Two Hopkins students in Professor Tim Weihs’ research lab have a connection to Johns Hopkins University through the Department of Materials Science and Engineering that dates back to the 1980’s. Jenna Krynicki, a PhD candidate in the Materials Science and Engineering Department, and Randall Elkind, an undergraduate in the Mechanical Engineering Department, are following in their fathers’ footsteps. Jenna’s father, Joseph Krynicki, and Randall’s father, Bret Elkind, both completed their undergraduate, Masters, and PhD degrees at Johns Hopkins University in the Department of Materials Science and Engineering, with Joseph receiving his PhD in 1992 and Bret receiving his PhD in 1994.
For Jenna’s father, a lifelong passion for engineering spurred him to pursue an undergraduate degree in material science in the 1980’s, and Hopkins’ small size and outstanding reputation made it the perfect fit. As an undergrad, Joseph also played football for Hopkins. Ultimately, it was his PhD advisor Professor Robert Green who inspired Joseph to remain at Hopkins to pursue his graduate degrees. Jenna’s mother Kim also attended Hopkins as an undergraduate, which is where she met Jenna’s father.
Bret Elkind, Randall’s father, also possessed a great passion for engineering and his path to becoming a materials scientist was shaped largely by an exceptional Hopkins professor. Bret stated that taking a materials science course with Dr. Pat Moran opened his mind to the “interdisciplinary and pivotal nature of the material sciences” and that the Hopkins professors’ commitments “to conveying both the importance and wonder of materials science to their students” made him proud to call himself a Hopkins materials scientist.
I asked both Jenna and Randall whether attending Johns Hopkins University was an ambition of theirs. Jenna told me that it was not only that she had envisioned herself attending Hopkins at some point in her future, but like her father, it was Jenna’s PhD advisor Professor Tim Weihs, and his lab group, that confirmed to her that Hopkins was in fact the perfect place for her to pursue her graduate studies. Jenna stated that “Hopkins felt like home” to her during the Materials Science Department graduate student visit days. Having grown up in Virginia, Jenna and her family visited Hopkins frequently to attend football games and other campus events over the years. Jenna too enjoyed Hopkins’ small school feel, the values that it upholds, and always has appreciated its commitment to providing its students with an exceptional education.
Randall was also “brought up in a Hopkins alma mater household,” and stated that it was a visit in the spring of his junior year that made him realize that he could continue the Hopkins legacy for himself and his father. Randall said that Hopkins “just felt right.” Having always been inspired by his father’s work growing up, “real hardcore engineering,” as he calls it, Randall hopes to learn as much as he can while at Hopkins.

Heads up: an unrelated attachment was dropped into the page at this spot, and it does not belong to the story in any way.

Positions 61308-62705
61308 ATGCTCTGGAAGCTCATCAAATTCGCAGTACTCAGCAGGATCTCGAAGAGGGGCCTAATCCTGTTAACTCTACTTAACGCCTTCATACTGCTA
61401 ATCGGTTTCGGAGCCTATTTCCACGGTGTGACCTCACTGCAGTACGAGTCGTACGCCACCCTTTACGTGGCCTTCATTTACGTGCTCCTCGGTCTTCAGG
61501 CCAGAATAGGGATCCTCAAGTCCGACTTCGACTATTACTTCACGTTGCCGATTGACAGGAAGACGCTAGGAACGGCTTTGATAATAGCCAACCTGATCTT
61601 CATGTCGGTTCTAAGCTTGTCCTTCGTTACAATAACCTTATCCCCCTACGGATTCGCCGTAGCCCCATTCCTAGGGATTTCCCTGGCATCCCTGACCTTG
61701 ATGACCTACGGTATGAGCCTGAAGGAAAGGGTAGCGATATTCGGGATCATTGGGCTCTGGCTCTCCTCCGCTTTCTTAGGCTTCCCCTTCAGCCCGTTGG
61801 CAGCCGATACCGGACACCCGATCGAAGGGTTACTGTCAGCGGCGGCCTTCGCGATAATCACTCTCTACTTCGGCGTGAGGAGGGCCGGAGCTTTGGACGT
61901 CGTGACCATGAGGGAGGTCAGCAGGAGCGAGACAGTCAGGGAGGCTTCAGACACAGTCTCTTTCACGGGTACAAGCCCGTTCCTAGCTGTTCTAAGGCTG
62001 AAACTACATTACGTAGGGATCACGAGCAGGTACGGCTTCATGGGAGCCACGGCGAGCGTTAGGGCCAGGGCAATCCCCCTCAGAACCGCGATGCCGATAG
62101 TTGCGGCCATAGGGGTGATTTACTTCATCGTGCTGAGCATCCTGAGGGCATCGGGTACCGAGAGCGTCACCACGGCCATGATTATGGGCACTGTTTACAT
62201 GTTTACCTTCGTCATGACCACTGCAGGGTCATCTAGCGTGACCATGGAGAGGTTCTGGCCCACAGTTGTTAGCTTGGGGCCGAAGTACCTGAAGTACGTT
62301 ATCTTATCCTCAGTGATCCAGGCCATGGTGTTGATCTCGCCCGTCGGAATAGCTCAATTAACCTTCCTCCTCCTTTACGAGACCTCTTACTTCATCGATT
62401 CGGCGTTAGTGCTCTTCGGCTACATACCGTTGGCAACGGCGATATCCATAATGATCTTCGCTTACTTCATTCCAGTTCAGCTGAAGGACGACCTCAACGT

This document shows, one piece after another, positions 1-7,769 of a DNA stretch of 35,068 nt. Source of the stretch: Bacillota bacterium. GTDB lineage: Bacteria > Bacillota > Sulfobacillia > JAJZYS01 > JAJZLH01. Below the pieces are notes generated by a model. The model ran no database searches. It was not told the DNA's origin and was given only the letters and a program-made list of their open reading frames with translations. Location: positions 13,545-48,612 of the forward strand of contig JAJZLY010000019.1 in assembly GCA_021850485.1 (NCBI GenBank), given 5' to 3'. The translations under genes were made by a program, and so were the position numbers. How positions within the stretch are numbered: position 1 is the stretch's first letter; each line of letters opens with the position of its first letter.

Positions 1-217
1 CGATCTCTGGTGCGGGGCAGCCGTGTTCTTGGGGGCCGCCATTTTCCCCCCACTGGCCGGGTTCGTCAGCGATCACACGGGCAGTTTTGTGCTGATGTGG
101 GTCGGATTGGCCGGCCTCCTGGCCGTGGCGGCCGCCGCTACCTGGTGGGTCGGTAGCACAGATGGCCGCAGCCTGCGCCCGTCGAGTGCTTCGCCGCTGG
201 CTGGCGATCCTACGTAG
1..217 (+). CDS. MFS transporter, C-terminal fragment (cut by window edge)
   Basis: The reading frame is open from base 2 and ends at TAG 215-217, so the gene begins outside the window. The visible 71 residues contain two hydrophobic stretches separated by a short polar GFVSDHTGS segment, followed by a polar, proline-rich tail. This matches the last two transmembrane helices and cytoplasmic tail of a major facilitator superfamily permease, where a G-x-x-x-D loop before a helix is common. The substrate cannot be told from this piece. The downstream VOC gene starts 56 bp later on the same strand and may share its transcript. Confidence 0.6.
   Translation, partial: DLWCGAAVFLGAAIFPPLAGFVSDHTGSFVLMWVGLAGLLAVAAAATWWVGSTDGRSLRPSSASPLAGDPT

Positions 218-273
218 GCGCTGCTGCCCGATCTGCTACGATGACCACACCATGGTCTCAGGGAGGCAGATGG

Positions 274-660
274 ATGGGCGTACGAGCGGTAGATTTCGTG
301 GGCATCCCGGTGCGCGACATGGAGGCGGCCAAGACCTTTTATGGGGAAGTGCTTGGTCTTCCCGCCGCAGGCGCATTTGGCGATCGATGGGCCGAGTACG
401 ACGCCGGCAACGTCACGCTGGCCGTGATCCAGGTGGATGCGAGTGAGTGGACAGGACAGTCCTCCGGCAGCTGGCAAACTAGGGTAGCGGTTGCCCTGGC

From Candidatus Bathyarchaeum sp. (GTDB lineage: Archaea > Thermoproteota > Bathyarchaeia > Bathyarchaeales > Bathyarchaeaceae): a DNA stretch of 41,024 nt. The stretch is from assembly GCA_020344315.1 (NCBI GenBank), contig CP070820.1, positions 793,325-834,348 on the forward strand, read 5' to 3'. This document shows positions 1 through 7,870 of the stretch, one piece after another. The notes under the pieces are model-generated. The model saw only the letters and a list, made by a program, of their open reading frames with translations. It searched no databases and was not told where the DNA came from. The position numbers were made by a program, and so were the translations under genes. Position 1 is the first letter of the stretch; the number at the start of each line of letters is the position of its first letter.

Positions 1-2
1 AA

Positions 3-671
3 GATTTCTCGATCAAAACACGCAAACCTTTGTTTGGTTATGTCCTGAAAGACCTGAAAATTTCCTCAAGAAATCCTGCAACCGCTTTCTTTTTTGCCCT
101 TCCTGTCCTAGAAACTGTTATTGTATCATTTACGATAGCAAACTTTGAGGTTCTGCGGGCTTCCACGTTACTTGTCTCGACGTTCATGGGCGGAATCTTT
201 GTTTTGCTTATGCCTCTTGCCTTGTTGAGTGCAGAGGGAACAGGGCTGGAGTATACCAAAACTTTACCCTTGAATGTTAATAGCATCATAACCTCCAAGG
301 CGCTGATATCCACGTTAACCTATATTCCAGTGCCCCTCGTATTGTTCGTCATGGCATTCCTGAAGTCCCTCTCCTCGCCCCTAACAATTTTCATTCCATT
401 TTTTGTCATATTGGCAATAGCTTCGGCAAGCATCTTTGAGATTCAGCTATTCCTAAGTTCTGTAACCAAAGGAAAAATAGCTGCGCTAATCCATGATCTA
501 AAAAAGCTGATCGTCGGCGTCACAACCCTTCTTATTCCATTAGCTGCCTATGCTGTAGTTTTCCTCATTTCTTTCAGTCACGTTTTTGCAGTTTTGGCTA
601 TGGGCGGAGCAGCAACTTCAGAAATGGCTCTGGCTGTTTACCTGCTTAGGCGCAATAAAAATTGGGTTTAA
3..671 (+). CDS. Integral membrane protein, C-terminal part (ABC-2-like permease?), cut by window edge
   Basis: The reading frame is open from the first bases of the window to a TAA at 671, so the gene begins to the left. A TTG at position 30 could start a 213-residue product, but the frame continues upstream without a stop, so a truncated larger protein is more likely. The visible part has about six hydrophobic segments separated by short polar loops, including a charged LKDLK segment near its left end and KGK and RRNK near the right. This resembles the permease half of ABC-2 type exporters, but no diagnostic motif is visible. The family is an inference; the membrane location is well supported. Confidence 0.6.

When I asked Jenna and Randall how their parents reacted when they found out that they would be attending Johns Hopkins, both told me that their parents were ecstatic, but that neither of them ever felt that their parents pushed them to apply or attend Hopkins. Jenna said that while growing up, her parents always encouraged her to choose her own path, telling her to trust herself and her instincts, especially when deciding on her PhD program and advisor. Her father had always told her to “find something you love to do, and figure out a way to get paid for it,” and with the help of Professor Weihs and his research group, Jenna feels she has done just that.
Randall said that when his parents found out that he would be attending Johns Hopkins, that the scream on the other side of the phone was so loud that his friends could hear it from downstairs. When he was with his parents that evening, it was a moment that none of them would forget. I asked Randall if his parents had any wise words for him and he stated that “it has been a life time of wise words and preparation leading up to and continuing on from this moment; but certainly the spirit of their efforts has always been to be as best I can with anything that I enjoy doing and to be aware of the world around me.”
Though both Jenna and Randall’s fathers and Jenna’s mother attended Johns Hopkins University, they never felt an expectation from their parents to attend Johns Hopkins. Their parents allowed them to discover their passions for engineering on their own, and after talking to both Randall and Jenna, it sounds like their parents are very pleased that they decided to pursue their passions at Johns Hopkins University. This may be the beginning of their engineering careers, but with the guidance and advice of their parents and their Hopkins advisors, both Jenna and Randall will have a wonderful future ahead of them here at Johns Hopkins University.